McNabb fills an outfit like it's a zoot suit, his physique cutting the fabric in the sharp angles and oversized shoulders that usually come by design. Garcia, with his skinny and slightly slop-shoulder build, looks like some teenager in his first formal wear.
There's a lesson in that comparison. For as talented, skilled and successful as McNabb has been in his career, sometimes less is more. The Eagles have discovered that this season, embracing that lesson as they put together a five-game winning streak that propelled them to the NFC East title and Sunday's NFC wild-card game against the New York Giants.
"You have to adapt to what your players can do," Philadelphia offensive coordinator Marty Mornhinweg said. "As coaches, we can sit there and draw up all these plays and come up with systems. But it doesn't mean much if your players can't execute them.
"When we went from Donovan to Jeff, you have to adjust. Both those guys can move around, so all the stuff where you move the pocket, get them on the run, that's still there. But the throws aren't always the same and the routes you call might have to change."
In other words, gone are a lot of the rifle-armed throws and deep passes that McNabb made with ease. Heck, a lot of throws are gone, period.
Likewise, gone, for the most part, is the play-calling of head coach Andy Reid. Reid gave up that responsibility nearly two months ago, which has been really beneficial because of Mornhinweg's extensive knowledge of Garcia from when those two were together in San Francisco.
The change is evident in the play-calling. Through the first nine games of the season with McNabb at the helm, the Eagles never called fewer than 30 passes in a game. The running game was more an afterthought. With Garcia, the Eagles have morphed into a more balanced attack, particularly during a key three-game stretch of road games against the rest of the NFC East. That stretch was supposed to be a killer for the Eagles. Instead, it vaulted them.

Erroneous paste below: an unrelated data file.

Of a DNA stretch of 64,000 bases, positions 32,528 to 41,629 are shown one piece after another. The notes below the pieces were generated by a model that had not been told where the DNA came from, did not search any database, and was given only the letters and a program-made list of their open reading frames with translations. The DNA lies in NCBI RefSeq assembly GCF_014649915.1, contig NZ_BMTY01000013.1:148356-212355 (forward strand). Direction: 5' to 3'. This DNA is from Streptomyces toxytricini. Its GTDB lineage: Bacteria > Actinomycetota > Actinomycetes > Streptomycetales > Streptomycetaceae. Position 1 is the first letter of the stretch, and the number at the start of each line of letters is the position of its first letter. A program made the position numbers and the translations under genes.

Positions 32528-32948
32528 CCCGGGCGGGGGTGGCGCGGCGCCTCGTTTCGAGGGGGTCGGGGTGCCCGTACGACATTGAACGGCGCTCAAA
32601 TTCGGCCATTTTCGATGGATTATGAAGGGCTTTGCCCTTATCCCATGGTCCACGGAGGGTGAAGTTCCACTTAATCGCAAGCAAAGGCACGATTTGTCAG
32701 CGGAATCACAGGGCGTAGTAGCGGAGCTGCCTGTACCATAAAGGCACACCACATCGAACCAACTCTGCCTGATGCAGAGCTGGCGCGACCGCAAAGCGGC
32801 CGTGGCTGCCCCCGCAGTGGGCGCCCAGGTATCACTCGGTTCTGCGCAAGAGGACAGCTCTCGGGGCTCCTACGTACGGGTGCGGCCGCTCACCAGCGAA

"The coaches always tell you: "Take it one game at a time, don't think about that stuff.' But we all knew the schedule," Eagles wide receiver Donte' Stallworth said. "You're just saying to yourself, we need to survive that."
Or as linebacker Dhani Jones said: "That's one of those ones where everybody is asking the league, "What's going on here?' And the league is saying, "Sorry, computer glitch.'"
The real glitch was that the Eagles won all three games and they did it in a fashion completely counter to how they had played to that point. Over those three games, Garcia threw a combined 74 passes, never throwing more than 28. Through the stretch, he became increasingly efficient. In the first game, he threw for 164 yards and two touchdowns on 23 passes. By the third game, he threw for 238 yards on 23 passes.
"Marty and I have a really good feel for what works," said Garcia, who muddled his way through Cleveland and Detroit before joining the Eagles this offseason. "The best part is that we got to that point in a hurry. That's something I wasn't able to do when I went to Cleveland [in 2004]."
At his best, Garcia reads defenses quickly and gets rid of the ball, but he still has enough mobility to buy time. That has led to some big plays as the Eagles have been able to spread the defense.
Most of all, there has been an obvious emphasis on the running game with Brian Westbrook. During the first four games of the winning streak, Westbrook averaged more than 20 carries per contest, topping that with a career-high 26 at Dallas, when the Eagles seized control of the division.
Overall, the running game has become better during that time. During the first four games of the streak, the Eagles went from 98 yards rushing to a season-high 204 against the Cowboys.
In short, the Eagles are getting plenty more … with even less from the quarterback.